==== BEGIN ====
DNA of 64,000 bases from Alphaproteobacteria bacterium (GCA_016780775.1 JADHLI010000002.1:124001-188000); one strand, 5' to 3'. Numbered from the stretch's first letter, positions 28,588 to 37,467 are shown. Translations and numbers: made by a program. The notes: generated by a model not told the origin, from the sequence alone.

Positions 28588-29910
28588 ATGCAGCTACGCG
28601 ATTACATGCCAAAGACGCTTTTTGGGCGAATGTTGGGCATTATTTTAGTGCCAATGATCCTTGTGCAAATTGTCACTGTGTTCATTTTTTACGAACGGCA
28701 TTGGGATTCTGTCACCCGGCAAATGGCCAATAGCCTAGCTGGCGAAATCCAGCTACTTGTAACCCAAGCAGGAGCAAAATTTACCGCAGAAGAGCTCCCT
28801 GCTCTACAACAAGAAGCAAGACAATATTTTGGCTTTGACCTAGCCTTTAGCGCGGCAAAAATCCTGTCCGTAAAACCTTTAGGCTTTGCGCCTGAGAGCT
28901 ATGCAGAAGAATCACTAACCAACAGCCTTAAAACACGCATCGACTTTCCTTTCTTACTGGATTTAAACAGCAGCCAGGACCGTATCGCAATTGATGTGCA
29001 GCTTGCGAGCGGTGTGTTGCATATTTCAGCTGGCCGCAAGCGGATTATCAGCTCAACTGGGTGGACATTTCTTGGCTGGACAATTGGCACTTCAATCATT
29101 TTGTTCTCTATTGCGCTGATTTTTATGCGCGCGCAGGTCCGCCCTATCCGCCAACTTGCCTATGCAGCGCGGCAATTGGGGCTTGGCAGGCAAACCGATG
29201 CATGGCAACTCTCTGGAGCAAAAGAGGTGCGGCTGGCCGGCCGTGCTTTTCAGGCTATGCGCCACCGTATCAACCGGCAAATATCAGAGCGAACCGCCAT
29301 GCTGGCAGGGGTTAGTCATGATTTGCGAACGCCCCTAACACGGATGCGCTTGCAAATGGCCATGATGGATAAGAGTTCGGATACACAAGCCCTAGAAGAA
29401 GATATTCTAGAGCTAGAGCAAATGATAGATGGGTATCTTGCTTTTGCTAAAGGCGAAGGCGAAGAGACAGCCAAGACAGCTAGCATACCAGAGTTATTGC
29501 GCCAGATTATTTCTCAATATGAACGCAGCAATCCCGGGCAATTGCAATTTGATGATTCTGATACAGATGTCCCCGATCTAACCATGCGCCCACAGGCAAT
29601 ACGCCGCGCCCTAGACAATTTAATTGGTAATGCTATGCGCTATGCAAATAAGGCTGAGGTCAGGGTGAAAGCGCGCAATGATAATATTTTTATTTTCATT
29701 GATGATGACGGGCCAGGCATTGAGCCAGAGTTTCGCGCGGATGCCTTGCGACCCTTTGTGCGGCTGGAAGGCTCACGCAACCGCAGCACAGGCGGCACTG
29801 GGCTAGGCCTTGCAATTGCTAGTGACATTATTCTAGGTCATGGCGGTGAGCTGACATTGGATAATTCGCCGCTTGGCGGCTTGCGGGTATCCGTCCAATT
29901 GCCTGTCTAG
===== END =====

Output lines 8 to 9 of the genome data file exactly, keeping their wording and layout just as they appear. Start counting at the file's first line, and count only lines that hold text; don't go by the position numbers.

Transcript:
29001 GCTTGCGAGCGGTGTGTTGCATATTTCAGCTGGCCGCAAGCGGATTATCAGCTCAACTGGGTGGACATTTCTTGGCTGGACAATTGGCACTTCAATCATT
29101 TTGTTCTCTATTGCGCTGATTTTTATGCGCGCGCAGGTCCGCCCTATCCGCCAACTTGCCTATGCAGCGCGGCAATTGGGGCTTGGCAGGCAAACCGATG